But the Donald mortgage was deemed in law to have been recorded at the moment of time when it was deposited in the recorder's office with the proper officer for record. ( § 1170, Civ. Code.) Therefore, the indorsement made upon it by the officer at the time of the deposit was as effectual, for the purpose of registration, as though the mortgage itself had been transcribed in the proper book of the recorder's office.

         Yet, where there is a conflict between the actual record, as it appears in the record book, and the constructive record by the indorsement made upon the instrument, at the time it was deposited for record, the latter must give way to the former, unless those dealing with the former had notice and knowledge of the latter. For the law protects those who, in good faith, acquire title or security upon land upon the faith of the record, and it would not allow slight circumstances or mere conjecture to overthrow rights bona fide acquired under deeds or mortgages appearing first on record. Courts of equity grant no relief against such purchasers, because they have, at least, equal rights. But where one acquires a right with notice of the existence of a prior equity in conflict with the right which he acquires, he is not considered in law an innocent purchaser. Nor can good faith be predicated of a transaction which is merely colorable.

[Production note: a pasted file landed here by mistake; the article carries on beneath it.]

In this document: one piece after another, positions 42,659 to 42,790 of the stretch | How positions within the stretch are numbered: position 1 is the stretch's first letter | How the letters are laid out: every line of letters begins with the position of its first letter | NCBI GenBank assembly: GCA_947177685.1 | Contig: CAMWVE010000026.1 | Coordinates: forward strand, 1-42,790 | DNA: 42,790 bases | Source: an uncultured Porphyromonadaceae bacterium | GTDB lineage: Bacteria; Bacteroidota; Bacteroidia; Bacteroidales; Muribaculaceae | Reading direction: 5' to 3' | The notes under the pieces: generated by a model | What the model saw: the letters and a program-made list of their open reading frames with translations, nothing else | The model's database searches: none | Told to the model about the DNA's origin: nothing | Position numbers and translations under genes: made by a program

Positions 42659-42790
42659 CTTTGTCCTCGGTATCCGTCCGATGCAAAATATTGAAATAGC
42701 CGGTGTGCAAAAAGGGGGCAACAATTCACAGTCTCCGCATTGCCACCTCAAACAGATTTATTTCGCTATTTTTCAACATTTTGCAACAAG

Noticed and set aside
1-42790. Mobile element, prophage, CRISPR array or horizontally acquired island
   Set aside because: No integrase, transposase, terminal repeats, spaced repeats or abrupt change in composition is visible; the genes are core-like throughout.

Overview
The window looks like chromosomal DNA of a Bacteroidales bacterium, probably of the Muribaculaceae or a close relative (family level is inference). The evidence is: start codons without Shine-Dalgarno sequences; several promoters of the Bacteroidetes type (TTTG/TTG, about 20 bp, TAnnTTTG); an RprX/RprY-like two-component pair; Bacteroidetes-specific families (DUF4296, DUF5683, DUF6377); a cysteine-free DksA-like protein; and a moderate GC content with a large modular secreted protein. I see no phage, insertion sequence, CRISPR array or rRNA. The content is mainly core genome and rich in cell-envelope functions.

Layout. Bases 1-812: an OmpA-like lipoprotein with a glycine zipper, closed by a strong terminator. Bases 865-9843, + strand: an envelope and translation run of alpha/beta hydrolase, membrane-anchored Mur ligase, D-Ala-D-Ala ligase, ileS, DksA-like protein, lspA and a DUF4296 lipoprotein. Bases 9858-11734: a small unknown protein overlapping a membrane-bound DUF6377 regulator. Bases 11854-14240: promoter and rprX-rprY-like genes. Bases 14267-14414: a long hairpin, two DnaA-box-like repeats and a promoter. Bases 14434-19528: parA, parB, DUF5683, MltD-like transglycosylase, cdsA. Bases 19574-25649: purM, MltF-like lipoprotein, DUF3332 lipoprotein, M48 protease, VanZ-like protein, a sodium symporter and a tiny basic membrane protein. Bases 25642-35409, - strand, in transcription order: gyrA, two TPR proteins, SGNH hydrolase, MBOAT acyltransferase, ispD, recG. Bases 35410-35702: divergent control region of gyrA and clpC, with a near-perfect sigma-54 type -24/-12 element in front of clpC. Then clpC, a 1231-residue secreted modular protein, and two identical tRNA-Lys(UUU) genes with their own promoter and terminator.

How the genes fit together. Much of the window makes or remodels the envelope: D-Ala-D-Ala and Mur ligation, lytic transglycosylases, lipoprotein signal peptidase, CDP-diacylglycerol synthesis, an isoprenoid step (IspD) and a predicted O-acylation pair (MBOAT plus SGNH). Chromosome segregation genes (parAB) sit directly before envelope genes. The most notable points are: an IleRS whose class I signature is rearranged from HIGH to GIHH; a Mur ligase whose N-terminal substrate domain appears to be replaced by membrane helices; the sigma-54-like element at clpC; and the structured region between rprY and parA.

Now the assignment of the Newell mortgage was made under the following circumstances, viz.: Mrs. Newell, knowing that the Donald mortgage had been first deposited for record, had commenced an action against Beals alone to foreclose her mortgage, upon an optional clause in the mortgage that the entire debt should become due in default of the payment of the interest as it became due; and in the action she had filed a lis pendens. But while the action was pending, an attorney, " who had heard that the Donald mortgage was a prior lien upon the land," had discovered, by an inspection of the records, that her mortgage, according to the record, was, in fact, first recorded, and suggested to her the discovery by asking her " why she was so foolish as to go to the expense of changing her mortgage for Donald's benefit, and whether her mortgage was in fact a second mortgage." Upon this hint, she answered that " she did not know whether it was so or not, but she wished he would go and see." He accordingly took from the records a memorandum in pencil of the recorded dates of the two mortgages, and handed it to her. She then engaged him to make a more formal abstract of the facts for her use, and upon receiving it, she assigned her note and mortgage to the defendant Crane, and upon a recordation of the assignment, dismissed her action to foreclose. The attorneys in that transaction are now the attorneys for the assignee in this, and by them it is contended, in his behalf, that in taking the assignment he was an innocent purchaser--bought, in fact, without notice of the prior equity of the plaintiff, and in good faith. But the record does not sustain him in that character. All the circumstances attending the assignment show that he had notice, or, at all events, a knowledge of facts which were sufficient to put him, as a prudent man, upon inquiries which would have led him to the truth existing in the knowledge of his assignor and of her attorney. But he made no inquiries of his assignor or attorney, either about the mortgage itself, which he had consented to buy, or the title to the mortgaged premises--rather, indeed, studiously avoided making inquiries--and the assignor and the attorney were as studiously silent upon the subject. Negotiations for the purchase of the mortgage he had none to speak of. The entire transaction between him and his assignor seems to have been characterized more by the nervous haste of conscious pretense than by the calculation and deliberation of business. She owed him a promissory note of $ 500, and after she had satisfied herself that there was a mistake in the record of the Donald mortgage, she one day proposed to sell him her note and mortgage against Beals. He consented to buy, " if," as he said in his testimony, " the title was perfect and everything. If it was, he did not know but that he would." Of course, she did not inform him that the Donald mortgage had been first recorded; but, she says in her testimony, " I told him I knew nothing about it, and that he must go to the records." Yet to the records he did not go. If he had gone there, he would have found the relative dates and liens of the old mortgages between the same parties, the respective dates of their satisfaction, and the respective dates of the new mortgages given in renewal of the old. He would have found the fact that the new mortgage to Donald had been given first, and had been first indexed by the recorder in the proper book of the records of his office, and that Mrs. Newell had commenced an action to foreclose her mortgage against the mortgagor alone, in which she had sworn that the whole amount mentioned in her note and mortgage was then due and owing to her. He would have thus ascertained that he was about to purchase a chose in action past due, and a mortgage subsequent in date to one also recorded, and prior in date and first indexed by the recorder, although by the notation of the record it appeared to have been subsequently recorded. These facts would have led him to the truth, if he had made further inquiries. But he failed to make them. He got the abstract of the dates of the registration of the two mortgages from the attorney, and upon looking at it, consented to take the assignment. He asked no questions about the abstract itself, or the mortgage, or the title to the mortgaged property. " I went," he says in his testimony, " according to that abstract, as the attorney had searched the record, and said that that was correct. * * * I acted wholly on everything that the attorney said in determining whether the title was good or not." Yet the abstract itself showed that the plaintiff's mortgage was prior in date, and that it was recorded subsequently to the other mortgage only " as appears by the record." No explanation was made or asked why that expression was inserted in the abstract in connection with the plaintiff's mortgage, and not with the other. But without any examination of the records as to title, and without any inquiries from those with whom he was dealing as to facts, he blindly purchased a $ 2,000 mortgage upon the face of a meager abstract or memorandum of dates of two conflicting mortgages. It is difficult to see how, under such circumstances, he can claim to be an innocent purchaser.